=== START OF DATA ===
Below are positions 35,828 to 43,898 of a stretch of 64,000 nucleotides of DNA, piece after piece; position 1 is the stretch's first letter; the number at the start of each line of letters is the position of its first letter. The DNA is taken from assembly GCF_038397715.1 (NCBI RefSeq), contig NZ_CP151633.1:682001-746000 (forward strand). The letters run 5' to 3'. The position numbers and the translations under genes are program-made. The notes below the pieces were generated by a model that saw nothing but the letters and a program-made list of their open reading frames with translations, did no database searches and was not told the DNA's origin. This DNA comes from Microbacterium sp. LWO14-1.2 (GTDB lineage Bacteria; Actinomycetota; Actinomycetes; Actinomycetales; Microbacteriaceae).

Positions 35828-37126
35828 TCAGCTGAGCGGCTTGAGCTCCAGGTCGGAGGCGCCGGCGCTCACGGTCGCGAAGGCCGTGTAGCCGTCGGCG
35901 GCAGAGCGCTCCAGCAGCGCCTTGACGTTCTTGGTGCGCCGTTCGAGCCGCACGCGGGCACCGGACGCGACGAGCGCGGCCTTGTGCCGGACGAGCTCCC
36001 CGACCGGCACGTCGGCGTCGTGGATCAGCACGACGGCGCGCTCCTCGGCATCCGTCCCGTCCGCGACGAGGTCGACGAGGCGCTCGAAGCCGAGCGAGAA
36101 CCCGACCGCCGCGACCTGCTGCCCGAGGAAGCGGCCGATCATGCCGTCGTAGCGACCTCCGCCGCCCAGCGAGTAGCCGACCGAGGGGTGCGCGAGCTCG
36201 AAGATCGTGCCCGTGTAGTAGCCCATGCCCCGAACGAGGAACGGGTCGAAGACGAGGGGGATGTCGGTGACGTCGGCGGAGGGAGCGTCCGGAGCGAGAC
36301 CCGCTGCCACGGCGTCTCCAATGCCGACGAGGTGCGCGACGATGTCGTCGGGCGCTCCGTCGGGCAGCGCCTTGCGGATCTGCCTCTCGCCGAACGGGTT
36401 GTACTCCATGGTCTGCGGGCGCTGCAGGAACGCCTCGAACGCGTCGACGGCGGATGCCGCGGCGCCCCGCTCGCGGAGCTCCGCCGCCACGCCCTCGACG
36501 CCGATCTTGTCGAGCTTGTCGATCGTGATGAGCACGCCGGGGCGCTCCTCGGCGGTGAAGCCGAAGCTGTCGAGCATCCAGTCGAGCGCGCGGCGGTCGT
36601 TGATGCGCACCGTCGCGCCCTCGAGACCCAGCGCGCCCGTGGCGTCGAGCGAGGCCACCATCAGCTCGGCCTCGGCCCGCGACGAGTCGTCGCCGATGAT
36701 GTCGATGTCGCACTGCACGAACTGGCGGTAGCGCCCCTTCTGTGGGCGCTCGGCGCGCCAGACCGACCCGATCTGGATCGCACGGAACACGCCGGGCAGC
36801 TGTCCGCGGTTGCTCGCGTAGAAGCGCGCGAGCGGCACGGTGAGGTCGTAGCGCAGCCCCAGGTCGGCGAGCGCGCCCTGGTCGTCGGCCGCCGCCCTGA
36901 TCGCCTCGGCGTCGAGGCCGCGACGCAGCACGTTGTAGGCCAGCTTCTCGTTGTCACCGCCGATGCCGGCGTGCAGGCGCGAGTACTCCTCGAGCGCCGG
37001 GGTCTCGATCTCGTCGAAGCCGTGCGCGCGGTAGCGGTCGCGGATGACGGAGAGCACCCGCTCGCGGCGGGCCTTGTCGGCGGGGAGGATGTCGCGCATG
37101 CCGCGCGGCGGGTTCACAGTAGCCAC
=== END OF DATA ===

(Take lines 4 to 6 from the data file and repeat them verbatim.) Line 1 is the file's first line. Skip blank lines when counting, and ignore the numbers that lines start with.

35901 GCAGAGCGCTCCAGCAGCGCCTTGACGTTCTTGGTGCGCCGTTCGAGCCGCACGCGGGCACCGGACGCGACGAGCGCGGCCTTGTGCCGGACGAGCTCCC
36001 CGACCGGCACGTCGGCGTCGTGGATCAGCACGACGGCGCGCTCCTCGGCATCCGTCCCGTCCGCGACGAGGTCGACGAGGCGCTCGAAGCCGAGCGAGAA
36101 CCCGACCGCCGCGACCTGCTGCCCGAGGAAGCGGCCGATCATGCCGTCGTAGCGACCTCCGCCGCCCAGCGAGTAGCCGACCGAGGGGTGCGCGAGCTCG